Microphone Preamps & Recorder


With any location recording where you don’t have the controlled environment of a recording studio, eliminating extra noise every way. Especially if the voice actor is speaking at lower volumes for the lines. I own a Sound Devices 664, which has very clean & transparent mic preamplifiers with extremely low noise, built in limiters, and can mix to the Arri Amira camera and more. The sound devices mixers are also battery powered which is always a plus when on location.

Sound Devices 664 Timecode Multitrack Recorder and Field Mixer

Room Tone & Mixing


Though I wasn’t the one who mixed Come Out of Nowhere, I’ll talk briefly about mixing. Though standard practice in most location recording, recording room tone on location is important. Later in post production using software like iZotope RX you can use advanced noise reduction tools to learn the ambient and self noise profile and remove it. If the dialog is captured well on location, then a fairly minimal hand should be needed for mixing it. On most dialog a subtle low mid range cut can open up the vocal sound, a slight lift above 12k can give it a little air, and a touch or compression to even out the volume of the dialog.

Fabian Gomez and Coco Monteros – Gold Medal Entourage – Olympic Channel

Fabian Gomez and Coco Monteros – Gold Medal Entourage – Olympic Channel

Location Recordist for Olympic Channel’s Gold Medal Entourage


In mid spring of 2016 I worked a television shoot for the Olympic Channel doing post 2016 olympic athlete coverage called ‘Gold Medal Entourage’ I worked 3 days with them doing location sound in Pennsylvania & Ohio. The clip bellow is from the day we spent with Fabian Gomez on the PGA Tour, then later cooked a meal with them, and shot a series of interviews later into the evening. Check it out:




Location Recording Gear

I used a Sound Devices 633 Mixer/Recorder timecode jammed two Sony FS7 Cameras and while feeding reference audio to camera. Pretty straight forward shoot since it was primarily interviews and b-roll My primary mic was a Sennheiser MKH 8060 on a boom, and secondary micing Lectronsonics LT Transmitters with Sanken COS11D Omnidirectional Lavalier Microphones on each persons body.

Location Sound Sound Mixer in Pennsylvania & Ohio with Sound Devices & Lectrosonics

Recording Studio Preparation

There are several things you can do to prepare before you come into the recording studio that can go a long way to determining the results of your final product. Recording Studio Preparation is essential so your recordings sound tight, tonally balanced, and cleaner. If you’d like to schedule a tour or preproduction meeting email me or check out the rest of my site

Recording with Reverse The Curse

Everyone –

1. Deciding To Record Live or Separate –

Whether you record live or everything separate, each can provide phenomenal results, but both sound a little bit different. Depending on your music, your goals, and what is more comfortable, you will need to choose what is right for you. Typically for music with more improvisations, or that carries a more raw vibe it’s good to record live as a band in the same room with the different sources isolated. When you are standing in the same room, you can play off each others body language, and perform in a very natural way, as a band, like you do at practice. Alternatively when recording separate it allows you to focus in more on each separate instrument and really perfect each performance and the instruments tones. It additionally gives me as an engineer a little more creative freedom to capture a unique and memorable aesthetic character to your recordings. A lot have great records have been made both ways, but what takes precedence is getting a quality performance, so which ever way you are more comfortable recording is what I would recommend. I find more often than not, bands like to lay down their core rhythm tracks down first as a live band, then overdub vocals, leads, and any other auxiliary instrumentation.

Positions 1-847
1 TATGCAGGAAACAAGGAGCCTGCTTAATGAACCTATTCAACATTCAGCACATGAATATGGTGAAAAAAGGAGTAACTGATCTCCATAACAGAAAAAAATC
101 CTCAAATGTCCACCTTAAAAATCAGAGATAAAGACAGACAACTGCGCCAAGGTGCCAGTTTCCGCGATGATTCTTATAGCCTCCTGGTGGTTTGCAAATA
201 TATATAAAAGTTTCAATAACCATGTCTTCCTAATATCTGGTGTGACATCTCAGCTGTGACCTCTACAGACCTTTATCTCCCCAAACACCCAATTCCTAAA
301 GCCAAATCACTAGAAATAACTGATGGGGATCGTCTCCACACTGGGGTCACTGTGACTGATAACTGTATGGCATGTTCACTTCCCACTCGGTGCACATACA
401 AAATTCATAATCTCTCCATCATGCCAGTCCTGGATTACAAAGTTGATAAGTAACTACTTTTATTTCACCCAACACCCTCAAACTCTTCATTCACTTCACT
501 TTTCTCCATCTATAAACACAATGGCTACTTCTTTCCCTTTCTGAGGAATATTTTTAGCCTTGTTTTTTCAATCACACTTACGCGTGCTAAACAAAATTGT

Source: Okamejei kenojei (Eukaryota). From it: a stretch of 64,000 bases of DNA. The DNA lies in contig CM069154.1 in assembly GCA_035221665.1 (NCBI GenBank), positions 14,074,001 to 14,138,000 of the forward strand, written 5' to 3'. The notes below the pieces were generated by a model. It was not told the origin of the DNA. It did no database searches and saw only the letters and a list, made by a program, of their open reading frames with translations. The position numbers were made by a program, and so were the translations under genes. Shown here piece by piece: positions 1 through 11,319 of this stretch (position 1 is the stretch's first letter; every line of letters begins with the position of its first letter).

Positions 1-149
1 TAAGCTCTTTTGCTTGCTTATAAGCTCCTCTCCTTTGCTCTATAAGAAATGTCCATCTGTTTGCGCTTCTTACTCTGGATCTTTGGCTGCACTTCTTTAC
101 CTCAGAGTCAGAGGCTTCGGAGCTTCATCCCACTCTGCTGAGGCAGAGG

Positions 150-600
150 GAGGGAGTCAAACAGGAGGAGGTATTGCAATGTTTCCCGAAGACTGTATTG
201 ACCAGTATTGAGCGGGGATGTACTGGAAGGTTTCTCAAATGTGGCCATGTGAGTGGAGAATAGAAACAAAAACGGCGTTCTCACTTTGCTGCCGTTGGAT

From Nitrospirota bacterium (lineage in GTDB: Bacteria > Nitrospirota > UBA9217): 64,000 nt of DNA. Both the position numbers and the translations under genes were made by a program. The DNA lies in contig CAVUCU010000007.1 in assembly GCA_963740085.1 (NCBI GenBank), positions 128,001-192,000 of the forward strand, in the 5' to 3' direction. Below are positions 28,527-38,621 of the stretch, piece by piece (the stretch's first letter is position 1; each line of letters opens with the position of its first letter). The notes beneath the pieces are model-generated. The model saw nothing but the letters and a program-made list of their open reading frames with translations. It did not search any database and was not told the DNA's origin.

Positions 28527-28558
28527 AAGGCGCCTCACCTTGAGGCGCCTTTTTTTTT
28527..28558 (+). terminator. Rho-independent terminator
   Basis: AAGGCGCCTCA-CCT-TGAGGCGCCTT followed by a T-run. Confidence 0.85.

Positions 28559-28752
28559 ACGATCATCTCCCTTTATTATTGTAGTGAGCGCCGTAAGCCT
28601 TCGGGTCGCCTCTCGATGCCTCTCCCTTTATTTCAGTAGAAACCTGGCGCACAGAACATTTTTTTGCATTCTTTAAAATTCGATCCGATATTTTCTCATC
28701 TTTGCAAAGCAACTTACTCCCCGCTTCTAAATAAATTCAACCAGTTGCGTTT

2. Rehearsal & Preproduction –

When recording, its best to enter the recording studio adequately prepared to lay down your tracks. The most important thing to every recording is the performance, so rehearse more than you think you ever should need to. If possible, even tap out the tempos of your songs, figure out the beats per minute, and practice as a band to a click track or metronome. This can be a little strange at first, but once you get used to it, it will keep your performances tighter than you’d be able to on your own. Work on getting all your tuning and tones sounding the way you want them to before you even enter the studio and make sure the guitar, bass, and drum tones all have their own space, and want to sit well together tonally to begin with.

Guitars & Bass –

Custom fender Style Guitar Cabinet with Orange Tiny Terror Guitar Head

3. New Strings –

Guitars and Bass’ need new strings before every recording project. This allows not only more attack and punch off of your strings, cleaner more resonate fundamental frequencies with less nasty overtones. They will respond better to a wider range of dynamic levels, and sit better in the mix before I even begin to touch an EQ. Having old strings results in guitars and bass sounding flat and muddy.

4. Setup:

How can your recordings sound great if your instruments don’t? Make sure your instruments are set up before coming into the studio. When properly setup, they will play better, hold tunings better, have better intonation, and sound all around better. This is particularly important with bass, with more tension on the neck. People often overlook the importance of bass, but it ties everything together in recordings. It’s unfortunate when you have to autotune bass to get it to sit in the mix right.